The S-word

Don’t talk about it, don’t mention it.

If you’re speaking to anyone in the industry processing salmon this year, you get the same reaction: People are rolling their eyes at you, we got the odd “what can I say” and more often “nothing we can do about it, I guess.”

Salmon prices would most definitely win the award of the least-liked subject this year, if we had to name a winner.

Processors in Europe and across the world have been struggling with the topsy-turvy pricing. Some of them even told IntraFish reporters the impact on processors' profitability has been bigger than in 2013.

Back then, continuously high prices and low profitability forced several processors across Europe into bankruptcy, resulting in a wave of consolidation.   

While we haven’t seen the same thing happening this year, both Peter Bamberger, chairman of the Danish Seafood Association, and Romain Marce, general director at Suempol France, recently told us the situation seems to be worse.

It’s a toxic mix, processors are facing volatile and high pricing, competition for raw material, retailers yielding all the power, and fixed-price agreements with buyers -- resulting in a pretty bad deal for processors, since not many expected spot prices to spike as much as they have this year.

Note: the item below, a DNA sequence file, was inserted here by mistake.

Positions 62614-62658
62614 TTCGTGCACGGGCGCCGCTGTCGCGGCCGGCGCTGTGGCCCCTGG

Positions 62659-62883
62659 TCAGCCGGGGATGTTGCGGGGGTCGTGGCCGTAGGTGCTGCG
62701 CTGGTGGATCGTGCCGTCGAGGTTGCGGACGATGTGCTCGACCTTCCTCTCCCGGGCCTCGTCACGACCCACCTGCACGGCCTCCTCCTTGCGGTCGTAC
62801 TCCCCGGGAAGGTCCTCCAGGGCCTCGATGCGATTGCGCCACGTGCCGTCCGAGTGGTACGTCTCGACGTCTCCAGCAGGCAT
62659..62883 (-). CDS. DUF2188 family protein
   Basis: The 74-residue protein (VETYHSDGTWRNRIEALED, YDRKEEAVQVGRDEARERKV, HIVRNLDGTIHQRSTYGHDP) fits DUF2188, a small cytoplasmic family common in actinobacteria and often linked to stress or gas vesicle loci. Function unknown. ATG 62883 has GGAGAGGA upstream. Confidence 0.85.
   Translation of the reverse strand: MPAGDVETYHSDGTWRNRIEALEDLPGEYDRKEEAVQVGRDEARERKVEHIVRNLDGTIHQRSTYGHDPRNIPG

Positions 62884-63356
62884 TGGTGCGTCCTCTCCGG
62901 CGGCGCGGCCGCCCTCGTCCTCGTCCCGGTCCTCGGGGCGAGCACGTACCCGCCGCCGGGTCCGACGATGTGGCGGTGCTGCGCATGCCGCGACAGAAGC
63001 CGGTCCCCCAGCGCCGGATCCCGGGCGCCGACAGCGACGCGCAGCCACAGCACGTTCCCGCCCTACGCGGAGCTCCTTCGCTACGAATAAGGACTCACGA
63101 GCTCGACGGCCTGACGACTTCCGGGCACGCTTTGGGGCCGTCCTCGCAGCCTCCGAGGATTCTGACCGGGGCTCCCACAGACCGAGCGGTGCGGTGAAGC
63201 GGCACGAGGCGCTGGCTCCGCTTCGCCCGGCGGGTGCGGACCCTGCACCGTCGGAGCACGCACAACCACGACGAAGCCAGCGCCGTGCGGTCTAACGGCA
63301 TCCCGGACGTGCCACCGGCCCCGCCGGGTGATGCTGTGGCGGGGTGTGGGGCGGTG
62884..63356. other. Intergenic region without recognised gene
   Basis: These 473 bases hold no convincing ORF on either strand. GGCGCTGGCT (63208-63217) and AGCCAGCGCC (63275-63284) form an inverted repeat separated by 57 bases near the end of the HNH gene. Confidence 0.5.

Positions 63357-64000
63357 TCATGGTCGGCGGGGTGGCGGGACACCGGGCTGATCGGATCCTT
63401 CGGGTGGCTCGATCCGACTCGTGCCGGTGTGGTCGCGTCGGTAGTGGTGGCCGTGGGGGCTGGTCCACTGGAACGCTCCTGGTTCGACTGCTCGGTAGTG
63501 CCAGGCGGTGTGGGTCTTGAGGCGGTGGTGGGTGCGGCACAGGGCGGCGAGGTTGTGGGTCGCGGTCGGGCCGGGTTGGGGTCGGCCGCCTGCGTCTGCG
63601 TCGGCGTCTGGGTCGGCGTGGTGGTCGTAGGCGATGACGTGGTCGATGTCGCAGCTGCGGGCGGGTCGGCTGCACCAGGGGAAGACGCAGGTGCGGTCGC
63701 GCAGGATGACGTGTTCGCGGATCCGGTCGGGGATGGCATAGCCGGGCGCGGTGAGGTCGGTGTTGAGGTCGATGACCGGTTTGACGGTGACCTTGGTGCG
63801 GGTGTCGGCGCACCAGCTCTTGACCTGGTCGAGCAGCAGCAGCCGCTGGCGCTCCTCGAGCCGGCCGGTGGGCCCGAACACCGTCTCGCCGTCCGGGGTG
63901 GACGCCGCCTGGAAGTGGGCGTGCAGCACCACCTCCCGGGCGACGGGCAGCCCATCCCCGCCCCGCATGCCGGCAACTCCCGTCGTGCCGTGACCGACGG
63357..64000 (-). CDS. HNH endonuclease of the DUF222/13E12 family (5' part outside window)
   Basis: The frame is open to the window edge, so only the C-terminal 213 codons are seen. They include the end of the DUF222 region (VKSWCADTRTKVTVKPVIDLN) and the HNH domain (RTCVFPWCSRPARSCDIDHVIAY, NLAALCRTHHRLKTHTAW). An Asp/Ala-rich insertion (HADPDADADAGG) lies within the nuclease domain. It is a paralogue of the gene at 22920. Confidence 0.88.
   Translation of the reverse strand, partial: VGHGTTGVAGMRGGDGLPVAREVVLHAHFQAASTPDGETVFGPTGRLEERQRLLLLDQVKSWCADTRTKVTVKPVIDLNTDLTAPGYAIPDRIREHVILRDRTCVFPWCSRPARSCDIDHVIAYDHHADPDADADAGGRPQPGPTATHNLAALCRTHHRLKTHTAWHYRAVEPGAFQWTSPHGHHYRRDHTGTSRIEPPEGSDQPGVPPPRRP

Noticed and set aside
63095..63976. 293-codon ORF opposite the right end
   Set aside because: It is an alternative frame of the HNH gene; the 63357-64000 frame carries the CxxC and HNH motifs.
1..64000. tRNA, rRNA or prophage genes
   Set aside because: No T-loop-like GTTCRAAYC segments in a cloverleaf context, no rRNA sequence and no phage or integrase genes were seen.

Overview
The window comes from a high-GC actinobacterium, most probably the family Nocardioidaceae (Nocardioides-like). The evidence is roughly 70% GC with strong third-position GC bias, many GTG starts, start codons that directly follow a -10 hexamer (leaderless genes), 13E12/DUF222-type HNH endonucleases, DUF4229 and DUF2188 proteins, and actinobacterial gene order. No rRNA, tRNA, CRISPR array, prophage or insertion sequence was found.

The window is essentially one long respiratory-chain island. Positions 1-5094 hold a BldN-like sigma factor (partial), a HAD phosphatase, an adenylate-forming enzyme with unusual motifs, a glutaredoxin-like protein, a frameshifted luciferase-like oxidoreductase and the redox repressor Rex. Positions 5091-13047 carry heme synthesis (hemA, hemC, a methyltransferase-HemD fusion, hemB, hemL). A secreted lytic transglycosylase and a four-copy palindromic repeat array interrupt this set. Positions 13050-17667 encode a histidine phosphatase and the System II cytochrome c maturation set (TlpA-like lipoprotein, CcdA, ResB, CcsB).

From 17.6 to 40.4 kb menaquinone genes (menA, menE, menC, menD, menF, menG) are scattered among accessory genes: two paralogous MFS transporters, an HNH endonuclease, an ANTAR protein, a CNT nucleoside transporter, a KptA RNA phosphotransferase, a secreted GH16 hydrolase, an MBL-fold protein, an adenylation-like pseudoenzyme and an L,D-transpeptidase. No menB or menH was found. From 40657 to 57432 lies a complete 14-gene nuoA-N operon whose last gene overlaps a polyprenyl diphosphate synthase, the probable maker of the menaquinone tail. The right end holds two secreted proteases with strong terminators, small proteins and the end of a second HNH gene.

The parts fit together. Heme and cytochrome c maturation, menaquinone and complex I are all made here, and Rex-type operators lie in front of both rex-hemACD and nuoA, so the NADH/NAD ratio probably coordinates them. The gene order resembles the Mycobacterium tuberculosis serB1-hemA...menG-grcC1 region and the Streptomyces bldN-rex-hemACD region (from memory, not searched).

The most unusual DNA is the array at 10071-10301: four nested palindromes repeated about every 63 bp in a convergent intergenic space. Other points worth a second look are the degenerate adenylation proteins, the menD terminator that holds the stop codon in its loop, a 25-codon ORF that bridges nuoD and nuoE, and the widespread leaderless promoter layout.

Many of them now sit on contracts that at times don’t even cover processing costs.

And it’s not going to end. Expectations are raw material prices coming from Norway will climb further in the run-up to Christmas.

During Marine Harvest’s quarterly presentation on Wednesday, CEO Alf-Helge Aarskog said prices “are supposed to reach €7.40 ($8.20) per kilo. I don’t think we’ve seen anything like it before.”

He believes “the sky is the limit for demand.” But there will be a limit, and it won’t be the sky.

Consumers will buy their smoked salmon for Christmas, yes. But what if prices finally hit them in the face next year? Will they still choose salmon over other fish, and over other animal proteins?

Only time will tell, but it won't take too long.

The Norwegian Seafood Council (NSC) released its latest export figures this week, showing some of the key markets in Europe, such as Spain and France, already bought significantly lower volumes this year, compared to 2015.

What is certain is that prices will remain high well into the New Year, as global salmon supply is expected to remain tight.

Will there be a way out of the predicament? I do hope so -- it would be a real shame if salmon priced itself out of the market.

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Twitter: EF_IntraFish


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